kicking the depression stigma

                               behind_the_mask_by_ookami_seaempress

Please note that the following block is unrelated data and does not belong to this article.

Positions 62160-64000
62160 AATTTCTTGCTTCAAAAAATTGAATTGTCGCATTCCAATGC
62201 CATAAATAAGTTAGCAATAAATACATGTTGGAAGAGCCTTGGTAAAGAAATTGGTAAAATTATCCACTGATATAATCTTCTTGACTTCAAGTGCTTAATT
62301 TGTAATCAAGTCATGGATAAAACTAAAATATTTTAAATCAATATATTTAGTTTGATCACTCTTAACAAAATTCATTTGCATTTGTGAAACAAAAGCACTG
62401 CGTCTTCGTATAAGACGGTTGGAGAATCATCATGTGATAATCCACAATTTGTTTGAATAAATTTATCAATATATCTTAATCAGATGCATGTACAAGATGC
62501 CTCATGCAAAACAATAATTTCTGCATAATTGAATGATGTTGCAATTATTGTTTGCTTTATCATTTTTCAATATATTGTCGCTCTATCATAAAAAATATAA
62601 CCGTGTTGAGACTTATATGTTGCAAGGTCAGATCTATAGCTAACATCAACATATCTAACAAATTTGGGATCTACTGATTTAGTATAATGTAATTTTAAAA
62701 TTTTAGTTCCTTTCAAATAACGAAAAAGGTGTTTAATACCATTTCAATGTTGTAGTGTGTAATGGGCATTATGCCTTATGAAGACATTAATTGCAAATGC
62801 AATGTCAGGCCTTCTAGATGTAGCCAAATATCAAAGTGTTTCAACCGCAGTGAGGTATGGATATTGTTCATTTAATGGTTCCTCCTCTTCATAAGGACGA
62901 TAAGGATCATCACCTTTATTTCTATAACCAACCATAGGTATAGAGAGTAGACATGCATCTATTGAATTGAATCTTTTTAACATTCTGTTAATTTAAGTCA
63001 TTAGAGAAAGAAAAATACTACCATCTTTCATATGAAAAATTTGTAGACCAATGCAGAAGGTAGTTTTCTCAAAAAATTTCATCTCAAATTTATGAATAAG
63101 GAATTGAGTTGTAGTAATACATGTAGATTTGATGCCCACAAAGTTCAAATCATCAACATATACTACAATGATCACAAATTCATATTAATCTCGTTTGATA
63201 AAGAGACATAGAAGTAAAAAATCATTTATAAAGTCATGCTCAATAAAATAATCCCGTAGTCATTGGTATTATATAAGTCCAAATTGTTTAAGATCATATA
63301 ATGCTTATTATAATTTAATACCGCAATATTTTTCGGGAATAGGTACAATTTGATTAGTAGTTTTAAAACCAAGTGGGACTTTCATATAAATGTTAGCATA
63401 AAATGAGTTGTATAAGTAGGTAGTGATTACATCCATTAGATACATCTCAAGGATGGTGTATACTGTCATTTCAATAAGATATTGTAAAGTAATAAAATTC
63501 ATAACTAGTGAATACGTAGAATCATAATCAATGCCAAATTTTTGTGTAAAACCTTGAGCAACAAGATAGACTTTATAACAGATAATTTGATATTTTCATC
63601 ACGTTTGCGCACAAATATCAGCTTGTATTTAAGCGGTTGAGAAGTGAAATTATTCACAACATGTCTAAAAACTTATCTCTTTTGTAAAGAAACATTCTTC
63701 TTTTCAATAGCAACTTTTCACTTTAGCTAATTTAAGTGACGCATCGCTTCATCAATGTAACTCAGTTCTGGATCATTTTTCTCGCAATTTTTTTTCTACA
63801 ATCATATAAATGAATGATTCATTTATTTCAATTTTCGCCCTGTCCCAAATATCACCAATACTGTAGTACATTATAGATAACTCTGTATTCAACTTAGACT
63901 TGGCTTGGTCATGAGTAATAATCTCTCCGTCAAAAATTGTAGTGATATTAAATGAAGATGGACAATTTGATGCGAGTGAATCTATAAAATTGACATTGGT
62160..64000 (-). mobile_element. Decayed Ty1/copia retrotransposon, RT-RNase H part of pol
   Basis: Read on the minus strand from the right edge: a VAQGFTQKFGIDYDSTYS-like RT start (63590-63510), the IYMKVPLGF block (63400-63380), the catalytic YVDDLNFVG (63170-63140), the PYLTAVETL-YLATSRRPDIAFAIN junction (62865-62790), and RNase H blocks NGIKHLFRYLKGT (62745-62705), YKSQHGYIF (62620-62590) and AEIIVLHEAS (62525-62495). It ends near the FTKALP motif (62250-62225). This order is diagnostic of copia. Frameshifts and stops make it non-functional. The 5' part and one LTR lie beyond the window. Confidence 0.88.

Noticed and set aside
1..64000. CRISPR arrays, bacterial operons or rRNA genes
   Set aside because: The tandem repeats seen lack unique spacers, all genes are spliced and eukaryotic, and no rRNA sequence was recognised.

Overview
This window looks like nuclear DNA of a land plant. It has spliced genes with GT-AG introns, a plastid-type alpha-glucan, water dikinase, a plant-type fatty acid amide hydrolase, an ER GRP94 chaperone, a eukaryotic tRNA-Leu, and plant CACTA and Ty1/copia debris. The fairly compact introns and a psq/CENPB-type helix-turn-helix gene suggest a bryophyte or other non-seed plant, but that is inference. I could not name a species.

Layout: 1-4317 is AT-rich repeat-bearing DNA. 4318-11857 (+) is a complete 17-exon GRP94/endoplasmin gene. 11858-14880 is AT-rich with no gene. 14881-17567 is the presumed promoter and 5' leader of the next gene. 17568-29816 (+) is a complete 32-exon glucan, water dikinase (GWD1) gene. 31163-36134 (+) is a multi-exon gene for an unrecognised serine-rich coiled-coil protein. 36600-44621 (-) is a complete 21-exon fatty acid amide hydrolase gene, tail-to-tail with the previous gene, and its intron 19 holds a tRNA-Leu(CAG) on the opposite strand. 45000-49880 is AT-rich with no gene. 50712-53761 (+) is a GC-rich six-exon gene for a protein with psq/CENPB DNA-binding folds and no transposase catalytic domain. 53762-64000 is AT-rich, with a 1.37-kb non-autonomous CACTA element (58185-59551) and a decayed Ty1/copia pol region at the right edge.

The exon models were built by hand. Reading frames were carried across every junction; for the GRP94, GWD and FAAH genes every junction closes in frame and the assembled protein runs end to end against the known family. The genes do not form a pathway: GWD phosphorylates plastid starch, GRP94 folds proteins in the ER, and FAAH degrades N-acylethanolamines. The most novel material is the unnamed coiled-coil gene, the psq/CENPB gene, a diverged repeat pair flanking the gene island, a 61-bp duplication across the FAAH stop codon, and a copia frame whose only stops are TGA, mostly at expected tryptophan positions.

I hate the negative stigma in our society that comes with being sad and depressed, or struggling. As someone who works in the mental health field, I see how this stigma affects people every day. Recently I came across an article on Huffington Post about “types of friends worth keeping forever.” Although one can see it as a insightful article on the choice we have in making friends and the ones we “should” keep, there was one caveat that I found a little disconcerting. For one of the types, the article’s author wrote, “People who are upbeat.” She further elaborated on those who are the opposite, or not upbeat, “They are those folks who ruminate over every little problem in their life again and again — and yet never make one move to change their situation. They are Debbie Downers. And they bring me down. Misery loves company and downbeat friends generally are more interested in your bad news than your good news. People who are positive and motivated and optimistic and who lift up those around them are worth hanging on to.